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A Traditional Owner's guide to Wadjemup

Become immersed in the island’s Aboriginal culture and history.
3 minutes
Lake view
Lake view
If you’re looking for a truly insightful journey into Wadjemup’s Aboriginal heritage, a Go Cultural tour with Walter McGuire is a must-do during a visit to the island. Walter is a respected Noongar man around Whadjuk Country (Perth), and a descendant of several Aboriginal tribal clans of Western Australia’s South West region. 

Now a Traditional Owner of Noongar Boodja (Noongar land), Walter’s childhood involved being educated in Noongar culture, language and customs, so he’s passionate about sharing his culture to ensure ongoing understanding and appreciation of Aboriginal heritage.

“Cultural heritage is in all of us,” says Walter. “So, I often encourage people joining the tour to share their heritage when I conduct the Welcome to Country.” 

“It can help make the connection that we all come from somewhere. By tracking back through the generations, you can acknowledge your ancestors which is an important ritual in Aboriginal culture.”


Walter McGuire
Walter McGuire
Go Cultural’s tours began running at Goomup (Elizabeth Quay) in 2016 and from there more were developed including the ones offered on Wadjemup.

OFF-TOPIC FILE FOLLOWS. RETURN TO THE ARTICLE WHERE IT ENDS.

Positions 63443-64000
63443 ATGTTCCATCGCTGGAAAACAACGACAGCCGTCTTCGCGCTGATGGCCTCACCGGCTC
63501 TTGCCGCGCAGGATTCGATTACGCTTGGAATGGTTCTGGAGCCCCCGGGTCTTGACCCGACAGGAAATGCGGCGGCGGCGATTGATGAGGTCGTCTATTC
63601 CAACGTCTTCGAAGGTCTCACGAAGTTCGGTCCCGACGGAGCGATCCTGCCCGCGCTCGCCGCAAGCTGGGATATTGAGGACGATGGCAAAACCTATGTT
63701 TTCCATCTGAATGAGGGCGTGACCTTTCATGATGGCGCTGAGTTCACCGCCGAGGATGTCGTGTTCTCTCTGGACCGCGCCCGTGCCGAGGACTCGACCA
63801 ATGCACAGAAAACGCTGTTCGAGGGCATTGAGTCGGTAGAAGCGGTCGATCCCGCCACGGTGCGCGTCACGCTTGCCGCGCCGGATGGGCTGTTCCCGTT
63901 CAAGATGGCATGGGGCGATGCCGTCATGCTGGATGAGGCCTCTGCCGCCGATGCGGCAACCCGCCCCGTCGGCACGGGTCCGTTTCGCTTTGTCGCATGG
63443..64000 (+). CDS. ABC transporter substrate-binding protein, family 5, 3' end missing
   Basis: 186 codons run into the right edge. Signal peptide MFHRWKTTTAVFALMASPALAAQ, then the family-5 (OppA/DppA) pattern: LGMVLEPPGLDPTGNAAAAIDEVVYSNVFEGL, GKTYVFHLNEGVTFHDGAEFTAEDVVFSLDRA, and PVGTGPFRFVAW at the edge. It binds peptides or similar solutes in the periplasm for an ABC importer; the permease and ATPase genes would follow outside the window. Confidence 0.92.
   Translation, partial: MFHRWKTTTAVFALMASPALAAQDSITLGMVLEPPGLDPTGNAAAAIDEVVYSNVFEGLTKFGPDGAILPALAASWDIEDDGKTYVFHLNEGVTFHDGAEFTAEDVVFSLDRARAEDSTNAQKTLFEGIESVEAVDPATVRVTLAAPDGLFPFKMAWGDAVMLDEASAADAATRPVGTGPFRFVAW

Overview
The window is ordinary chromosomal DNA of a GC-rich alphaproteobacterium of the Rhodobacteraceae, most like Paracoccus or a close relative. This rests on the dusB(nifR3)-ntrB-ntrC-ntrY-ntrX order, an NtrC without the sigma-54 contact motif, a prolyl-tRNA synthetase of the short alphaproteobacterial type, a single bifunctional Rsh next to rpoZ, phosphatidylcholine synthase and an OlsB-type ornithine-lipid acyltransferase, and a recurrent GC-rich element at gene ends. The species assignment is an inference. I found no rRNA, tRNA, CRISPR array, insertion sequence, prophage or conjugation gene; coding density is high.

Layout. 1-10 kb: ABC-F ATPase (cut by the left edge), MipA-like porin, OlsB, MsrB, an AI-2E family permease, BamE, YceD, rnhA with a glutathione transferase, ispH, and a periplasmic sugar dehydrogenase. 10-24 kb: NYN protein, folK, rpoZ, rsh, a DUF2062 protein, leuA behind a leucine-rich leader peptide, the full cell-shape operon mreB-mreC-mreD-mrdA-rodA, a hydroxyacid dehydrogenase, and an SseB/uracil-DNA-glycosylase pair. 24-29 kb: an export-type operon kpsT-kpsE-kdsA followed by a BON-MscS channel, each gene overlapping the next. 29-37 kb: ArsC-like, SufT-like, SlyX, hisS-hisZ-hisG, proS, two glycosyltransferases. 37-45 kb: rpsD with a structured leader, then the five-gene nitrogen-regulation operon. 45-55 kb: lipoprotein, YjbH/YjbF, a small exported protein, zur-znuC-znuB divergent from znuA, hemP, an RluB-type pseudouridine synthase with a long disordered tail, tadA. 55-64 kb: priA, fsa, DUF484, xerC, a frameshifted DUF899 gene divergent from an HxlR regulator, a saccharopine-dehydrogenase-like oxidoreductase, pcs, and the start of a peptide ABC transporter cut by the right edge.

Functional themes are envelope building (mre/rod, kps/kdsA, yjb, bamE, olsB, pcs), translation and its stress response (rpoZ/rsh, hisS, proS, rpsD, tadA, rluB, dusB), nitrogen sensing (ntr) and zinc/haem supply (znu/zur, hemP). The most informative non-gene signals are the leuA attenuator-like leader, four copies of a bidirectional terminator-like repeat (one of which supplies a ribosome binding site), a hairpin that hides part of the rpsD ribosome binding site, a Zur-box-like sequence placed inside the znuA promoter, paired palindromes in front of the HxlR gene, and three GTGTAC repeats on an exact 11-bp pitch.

Walter offers two tours on the island: a one-hour walking tour exploring the island’s significance to Noongar people and its recent history as an Aboriginal prison; and, another two-hour tour providing a more immersive experience into Noongar culture, including a smoking ceremony. 

Each of them offers an unique insight into Aboriginal culture and history on Wadjemup, and provides a way for visitors to gain a much deeper understanding of Wadjemup’s Whadjuk Noongar people. On the tours, Walter shares both the good and the confronting in relation to Aboriginal heritage on Wadjemup.

“I tell a story that explains the effect of Western Australia’s colonisation on Aboriginal culture,” says Walter. “Especially the impact of the removal of the Aboriginal men of high degree from their lands – the Boordier – or in other terms, the kings and emperors of our Aboriginal nations.”

Walter hopes that by telling these stories visitors will better understand how the incarceration of Boordier men on Wadjemup had such a destructive effect on not only them, but also on the communities they left behind. While the colonial past of Wadjemup is a challenging story to tell and hear, Walter acknowledges that the present time is one for deep listening and acceptance. We can’t move forward without acknowledging the past

“I talk about Wadjemup’s brutal prison history, but this tour is not about blame,” he explains. “It’s about telling a truth from our perspective and sharing the stories that have been told to us by the old people.”

Walter says that joining a Go Cultural tour at Wadjemup often proves to be a very spiritual experience for visitors. “As I share my knowledge, I can see people becoming emotionally moved from hearing the truth from our perspective, this shows me that they have become more connected to country. 

"Our culture is about sharing and we invite everyone to get to know our culture and be part of this country and this land.”